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For most LGBT people, getting personal finances right means saving enough for retirement, getting good value life and household insurance, and managing money effectively on a monthly basis.

However, there are some areas where sorting out financial issues are more problematic – for example on the subject of wills and pension entitlements.

According to the Office for National Statistics, in 2016, just over 1 million (2.0%) of the UK population aged 16 and over identified themselves as lesbian, gay or bisexual (LGB). The population aged 16 to 24 were the age group most likely to identify as LGB in 2016 (4.1%). More men (2.3%) than women (1.6%) identified themselves as LGB in 2016.

The statistics also showed that the population who identified as LGB in 2016 were most likely to be single, never married or civil partnered, at 70.7%. London had the largest proportion of the population who identified as LGB (2.7%). Yet financial companies have been slow to work with the community.

LGBT life and travel insurance

Life insurance used to be problematic, particularly for gay men, but thankfully financial discrimination is now illegal on the grounds of sex or sexual orientation, just as it is for race.

Searching the whole of the market will give you a wide range of competitive quotes. As with all insurance products, make you sure check the exclusions and terms and conditions before you sign up.

You don’t need to buy specific LGBT home or travel insurance. However, some extras may be useful – Emerald Life’s home insurance policy includes cover for hate crime or homophobia and optional legal expenses cover against discrimination. Its travel insurance policy covers foster, adopted and surrogate children.

LGBT pensions

Many pension policies allow you to nominate who you would like to benefit from your pension in the event of your death.

In 2017 the Supreme Court ruled that any discrimination on the basis of sexual orientation in pension provision is a breach of the EU Framework Directive and is therefore illegal under UK law.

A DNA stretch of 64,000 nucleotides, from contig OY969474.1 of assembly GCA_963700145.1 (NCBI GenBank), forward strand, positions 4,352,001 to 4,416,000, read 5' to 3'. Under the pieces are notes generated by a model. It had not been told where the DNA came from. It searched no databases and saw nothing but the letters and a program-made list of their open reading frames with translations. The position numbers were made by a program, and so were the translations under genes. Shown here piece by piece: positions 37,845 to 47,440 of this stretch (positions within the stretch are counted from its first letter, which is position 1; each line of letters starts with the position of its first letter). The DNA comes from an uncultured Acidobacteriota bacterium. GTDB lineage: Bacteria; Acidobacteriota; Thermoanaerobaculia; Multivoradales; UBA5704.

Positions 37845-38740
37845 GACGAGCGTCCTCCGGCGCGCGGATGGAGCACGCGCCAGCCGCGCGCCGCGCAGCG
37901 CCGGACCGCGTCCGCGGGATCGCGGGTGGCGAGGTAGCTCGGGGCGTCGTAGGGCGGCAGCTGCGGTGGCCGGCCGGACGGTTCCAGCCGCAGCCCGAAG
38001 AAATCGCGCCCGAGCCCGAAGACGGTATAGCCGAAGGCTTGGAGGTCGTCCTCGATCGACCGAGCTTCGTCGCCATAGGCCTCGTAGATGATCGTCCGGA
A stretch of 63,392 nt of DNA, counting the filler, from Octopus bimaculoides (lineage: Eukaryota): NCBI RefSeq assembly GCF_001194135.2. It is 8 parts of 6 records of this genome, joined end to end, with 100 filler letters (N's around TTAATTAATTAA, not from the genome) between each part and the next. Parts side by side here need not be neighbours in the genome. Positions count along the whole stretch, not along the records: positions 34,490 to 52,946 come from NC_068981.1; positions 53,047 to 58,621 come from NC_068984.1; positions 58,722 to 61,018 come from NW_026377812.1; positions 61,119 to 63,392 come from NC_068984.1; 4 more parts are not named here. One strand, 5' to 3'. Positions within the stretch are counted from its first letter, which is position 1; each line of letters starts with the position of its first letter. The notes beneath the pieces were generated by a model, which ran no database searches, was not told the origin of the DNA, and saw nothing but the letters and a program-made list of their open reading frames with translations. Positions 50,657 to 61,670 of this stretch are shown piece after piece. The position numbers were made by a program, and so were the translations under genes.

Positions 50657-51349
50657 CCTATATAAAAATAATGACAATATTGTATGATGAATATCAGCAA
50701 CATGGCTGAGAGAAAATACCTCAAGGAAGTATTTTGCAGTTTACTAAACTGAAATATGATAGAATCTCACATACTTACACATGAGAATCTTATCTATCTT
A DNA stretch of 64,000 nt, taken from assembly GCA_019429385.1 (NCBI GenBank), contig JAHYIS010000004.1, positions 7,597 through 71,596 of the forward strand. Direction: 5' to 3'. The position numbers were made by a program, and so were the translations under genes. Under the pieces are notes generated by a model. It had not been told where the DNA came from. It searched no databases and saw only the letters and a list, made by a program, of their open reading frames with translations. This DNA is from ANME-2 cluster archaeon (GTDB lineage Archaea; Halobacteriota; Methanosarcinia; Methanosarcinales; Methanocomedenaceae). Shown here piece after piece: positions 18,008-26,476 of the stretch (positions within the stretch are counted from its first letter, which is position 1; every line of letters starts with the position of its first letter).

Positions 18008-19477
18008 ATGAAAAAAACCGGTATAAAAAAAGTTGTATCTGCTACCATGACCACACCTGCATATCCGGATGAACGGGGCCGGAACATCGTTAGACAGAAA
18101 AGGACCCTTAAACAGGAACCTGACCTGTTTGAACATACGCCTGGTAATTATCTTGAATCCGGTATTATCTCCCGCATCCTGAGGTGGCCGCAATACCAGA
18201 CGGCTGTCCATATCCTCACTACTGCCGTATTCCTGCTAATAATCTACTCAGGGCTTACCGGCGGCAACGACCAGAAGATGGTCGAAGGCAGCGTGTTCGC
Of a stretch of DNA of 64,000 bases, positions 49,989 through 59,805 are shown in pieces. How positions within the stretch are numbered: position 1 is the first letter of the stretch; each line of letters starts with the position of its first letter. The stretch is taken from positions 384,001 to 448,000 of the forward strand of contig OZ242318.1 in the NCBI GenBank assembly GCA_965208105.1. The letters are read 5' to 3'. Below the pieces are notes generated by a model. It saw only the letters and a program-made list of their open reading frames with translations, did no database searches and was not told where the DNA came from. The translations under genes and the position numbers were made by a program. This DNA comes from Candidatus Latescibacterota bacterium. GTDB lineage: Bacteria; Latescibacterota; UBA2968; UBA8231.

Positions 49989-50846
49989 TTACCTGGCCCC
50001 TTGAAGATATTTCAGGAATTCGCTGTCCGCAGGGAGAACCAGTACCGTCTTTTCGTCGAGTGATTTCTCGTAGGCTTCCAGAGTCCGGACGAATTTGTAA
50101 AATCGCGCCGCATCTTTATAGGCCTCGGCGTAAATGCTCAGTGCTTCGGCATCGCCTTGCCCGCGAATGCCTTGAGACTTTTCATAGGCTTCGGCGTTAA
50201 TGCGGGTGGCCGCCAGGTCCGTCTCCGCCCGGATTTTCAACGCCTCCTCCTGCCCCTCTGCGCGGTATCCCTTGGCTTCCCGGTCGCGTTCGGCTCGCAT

It followed a legal challenge by retired businessman John Walker, 66, who argued that his pension scheme should provide the same pension rights upon his death for his husband as would have applied for a wife.

He challenged an exemption in the Equality Act that allows employers to exclude same sex civil partners and spouses from benefits paid into a pension fund before the Civil Partnership Act came into force in 2005.

However, pension schemes aren’t obliged to honour this if you are living with a partner in a less formal arrangement. If you don’t have a civil partnership then you will need to complete an “expression of wishes” form, which indicates who benefits are paid to on your death.

You should also check the scheme rules regarding whether dependant children can receive benefits from a pension scheme after you die.

LGBT estate planning

Having a civil partnership or marriage can protect your partner if you die. When you get married or enter a civil partnership you will need to rewrite your will as all previous wills won’t be valid.

Unfortunately, if you live together but aren’t married or in a civil partnership then your surviving partner may not be entitled to anything if you die without making a will (intestate). However, they may be able to apply for financial provision from the estate.

If you’re married or in a civil partnership and you separate from your partner but are not divorced, then they may inherit your estate. If you are in this position and you want the money to go elsewhere then you will need to rewrite your will.